Expanding services reflect the rise of messaging

Texting their way to the tee sheet

“Conversational commerce” is more present in the field than ever before. Instant response time, immediate conversation and prompt support – it’s the new standard. There seems to be a consensus that the golf industry of today is leaner and more open to changes in technology and emerging trends. Consumers communicate through a variety of channels and, lately, the use of phones, email and even smartphone apps have not compared to the popularity of instant messaging. The industry is more open to change than ever before, and with that comes more opportunity. That’s clear from the news that GOLF Business Solutions’ popular Answers service now includes two-way texting, Facebook Messenger and website chatting.

 “I have been in the golf business since 1998. I have seen it all and I can say that I prefer the new way of doing things,” says Sean Dugan, Golf Operations Manager at Eagle Glen Golf Club in [CITY]. Dugan has been using the Answers platform for just over two years. “Everyone is moving towards technology because we save time and payroll,” he said.

The truth is that when it comes to entertainment, consumers generally spend more time on their mobile devices. Texting has the back-and-forth of a phone conversation without the need for both people to be free at the same time. Nor will a text conversation veer off into digressions the way phone calls can, eating up time. Email shares some of the same characteristics of texting, but emails can pile up and responding to them can consume time in a way that doesn’t happen with texting.

“If you compare phone, email and chat, it’s clear that preference changes based on user and situation. In many cases, chat or texting delivers a better experience,” says Andy Weeks, CEO of Chicago-based W5 Golf, a GOLF Business Solutions Partner helping build the existing Answers service into a full-on conversational commerce tool. “Website-based live chat was the intro for most consumers – it was well executed and became popular quickly. Now, there’s a real explosion in what people are calling omni-channel business communications.”

Since chat and texting first came along, additional functionality has been layered on. Those bells and whistles are a key reason that Facebook-which already had a huge investment in Facebook Messenger – spent $19 billion to acquire WhatsApp several years ago. WhatsApp is a messaging platform that allows a user to send texts, make voice calls and video calls, send images, documents and tag in their location.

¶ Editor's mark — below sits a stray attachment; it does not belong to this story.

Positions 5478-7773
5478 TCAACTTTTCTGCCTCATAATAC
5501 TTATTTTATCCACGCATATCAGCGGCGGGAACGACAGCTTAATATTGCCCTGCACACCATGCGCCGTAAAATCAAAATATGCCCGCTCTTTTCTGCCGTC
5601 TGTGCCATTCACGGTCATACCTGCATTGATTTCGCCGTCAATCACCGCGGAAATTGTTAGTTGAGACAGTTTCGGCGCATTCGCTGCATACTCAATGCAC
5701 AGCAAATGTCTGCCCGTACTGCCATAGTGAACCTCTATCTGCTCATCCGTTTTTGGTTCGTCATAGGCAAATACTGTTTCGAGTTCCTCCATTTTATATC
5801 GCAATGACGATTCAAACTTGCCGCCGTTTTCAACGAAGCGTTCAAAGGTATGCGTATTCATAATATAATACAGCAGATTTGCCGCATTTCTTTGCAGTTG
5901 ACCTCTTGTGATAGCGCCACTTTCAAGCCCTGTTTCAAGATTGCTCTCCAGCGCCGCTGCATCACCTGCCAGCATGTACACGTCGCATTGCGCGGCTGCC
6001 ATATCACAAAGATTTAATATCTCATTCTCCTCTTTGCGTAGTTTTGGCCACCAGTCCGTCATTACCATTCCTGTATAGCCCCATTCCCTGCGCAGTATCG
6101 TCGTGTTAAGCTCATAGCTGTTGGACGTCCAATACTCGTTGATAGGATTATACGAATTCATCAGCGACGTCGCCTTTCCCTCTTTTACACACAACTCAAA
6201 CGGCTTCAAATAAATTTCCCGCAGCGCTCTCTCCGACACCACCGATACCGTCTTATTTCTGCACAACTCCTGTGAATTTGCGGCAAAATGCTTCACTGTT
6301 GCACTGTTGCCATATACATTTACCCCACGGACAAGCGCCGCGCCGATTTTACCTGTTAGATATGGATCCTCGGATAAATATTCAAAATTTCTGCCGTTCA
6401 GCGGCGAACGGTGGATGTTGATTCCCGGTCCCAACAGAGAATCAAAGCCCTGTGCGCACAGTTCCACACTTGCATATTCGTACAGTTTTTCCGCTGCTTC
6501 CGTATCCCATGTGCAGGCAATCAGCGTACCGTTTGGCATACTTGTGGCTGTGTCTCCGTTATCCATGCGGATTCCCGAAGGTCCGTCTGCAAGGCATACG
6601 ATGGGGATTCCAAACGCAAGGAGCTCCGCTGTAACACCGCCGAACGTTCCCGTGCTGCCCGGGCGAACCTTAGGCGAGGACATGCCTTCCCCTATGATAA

“The world is moving toward chat and messaging because it doesn’t feel like an interruption,” says Mike Hendrix, vice president of GOLFNOW Business Services. “It allows the flow of whatever’s happening to continue.” Texting and chatting simplifies communication.

 “All the functionality that now supports SMS makes it a vital tool for major retailers,” says Hendrix. “The supermarket chain Kroger is selling produce and canned goods through texting. Jos. A. Bank is texting customers to show them men’s dress apparel.”

Hendrix has in the past seen traditionalism out-duel the acceptance of tech among golf courses, but he feels even partial acceptance of “conversational commerce” will have a big impact. “Courses should see this as just another option,” he advises. “If you’ve got 5,000 people in your database, maybe only 1,000 will want to do business with you this way. Well, let’s serve those customers-and make the work flow more efficient for your staff in the process. We want to help as many operators as possible, to reduce their friction in communicating.”

Looking toward the future of conversational commerce, people like Hendrix and Weeks like to think its value as a marketing tool won’t get tarnished by ill-advised tactics. Commerce via the phone gave us the nightmare of dinner-time telemarketing calls. Email wasn’t around long before spam and scamming became commonplace. Given the benefit of hindsight, that doesn’t have to be the case with messaging.

 “When this channel of communication gets developed as a marketing tool, it’s going to look different from email marketing,” Hendrix predicts. “So much has been learned as email marketing has evolved-what happens with conversational commerce will be more strategic.”

While “conversational commerce” is an easy concept to understand, adoption is still taking place. The Answers service is being implemented throughout the country. When asked to give advice to those who are unsure about this technology, Dugan advises fellow golf course operators, “Don’t get left behind. If your golfer wants to spend money at 11 p.m. and you aren’t available to take their call, they will spend it somewhere else.” Stay current by simplifying communication and serving all your customer’s needs.

Begin Phone Reservation service or contact your sales representative to add this new feature, then start connecting with your course’s text-preferring customers.